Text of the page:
Exercise training as an adjunctive therapy to montelukast in children with mild asthma: A randomized controlled trial.
BACKGROUND This study investigated the effectiveness and safety of exercise training (ET) as an adjunctive therapy to montelukast for children with mild asthma (MA). METHODS A total of 72 children, ages 4 to 12 years with MA were randomly assigned to a treatment group or a control group at a ratio of 1:1. The subjects in the treatment group received ET plus montelukast, while the participants in the control group received montelukast alone. The primary endpoint was lung function, as measured by forced expiratory volume in 1 second (FEV1) and ratio between FEV1 and forced vital capacity (FEV1/FVC). The secondary endpoints included the symptom improvements, as measured by clinical assessment score, and quality of life (QoL), as assessed with Paediatric Allergic Disease Quality of Life Questionnaire (PADQLQ) scores. In addition, adverse events were also assessed during the period of this study. All outcomes were measured at baseline, at the end of 6-week treatment and 2-week follow-up after the treatment. RESULTS After 6-week treatment and 2-week follow-up, although ET plus montelukast did not show better effectiveness in improving lung function, as evaluated by the FEV1 (P > .05) and FEV1/FVC (P > .05) than montelukast alone, significant relief in clinical symptoms (P < .01), and improvement in QoL (P < .01) have achieved. Additionally, both groups had similar safety profile. CONCLUSION The results of this study showed that ET as an adjunctive therapy to montelukast may benefit for children with MA. Further studies are still needed to warrant the results of this study.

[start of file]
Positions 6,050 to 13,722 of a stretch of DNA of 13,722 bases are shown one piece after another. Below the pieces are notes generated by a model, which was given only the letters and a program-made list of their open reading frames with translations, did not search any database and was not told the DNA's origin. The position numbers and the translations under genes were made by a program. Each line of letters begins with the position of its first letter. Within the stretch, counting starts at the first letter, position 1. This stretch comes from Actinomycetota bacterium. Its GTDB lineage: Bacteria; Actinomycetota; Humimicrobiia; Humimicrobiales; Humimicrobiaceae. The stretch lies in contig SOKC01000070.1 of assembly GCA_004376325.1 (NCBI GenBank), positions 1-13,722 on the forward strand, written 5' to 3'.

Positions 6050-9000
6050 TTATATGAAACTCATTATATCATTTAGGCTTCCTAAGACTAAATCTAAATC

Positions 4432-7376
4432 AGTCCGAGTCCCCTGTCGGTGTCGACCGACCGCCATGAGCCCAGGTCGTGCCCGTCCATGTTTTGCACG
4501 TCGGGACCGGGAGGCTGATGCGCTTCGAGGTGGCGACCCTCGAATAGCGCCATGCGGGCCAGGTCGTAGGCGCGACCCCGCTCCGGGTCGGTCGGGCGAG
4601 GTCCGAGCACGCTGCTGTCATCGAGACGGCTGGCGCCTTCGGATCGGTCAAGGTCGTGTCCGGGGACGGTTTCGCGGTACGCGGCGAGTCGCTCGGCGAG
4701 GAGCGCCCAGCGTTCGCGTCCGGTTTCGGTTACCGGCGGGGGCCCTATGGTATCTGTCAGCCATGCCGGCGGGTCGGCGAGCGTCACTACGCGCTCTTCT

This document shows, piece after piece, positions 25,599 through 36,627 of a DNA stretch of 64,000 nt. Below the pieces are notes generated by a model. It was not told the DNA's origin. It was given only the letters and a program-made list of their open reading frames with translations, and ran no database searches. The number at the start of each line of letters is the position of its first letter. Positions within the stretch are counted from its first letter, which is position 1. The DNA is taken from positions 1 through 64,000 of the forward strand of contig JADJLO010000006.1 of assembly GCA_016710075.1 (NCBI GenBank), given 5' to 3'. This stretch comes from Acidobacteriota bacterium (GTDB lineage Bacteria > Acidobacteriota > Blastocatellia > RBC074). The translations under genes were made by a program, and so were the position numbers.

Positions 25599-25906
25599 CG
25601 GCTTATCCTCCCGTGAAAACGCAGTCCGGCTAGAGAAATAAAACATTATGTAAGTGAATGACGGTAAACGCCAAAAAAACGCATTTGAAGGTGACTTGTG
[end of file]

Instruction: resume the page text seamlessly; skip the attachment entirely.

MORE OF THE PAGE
Water protection in patients with tympanostomy tubes in tympanic membrane: a randomized clinical trial.
Einstein (Sao Paulo, Brazil). 2019;(2):eAO4423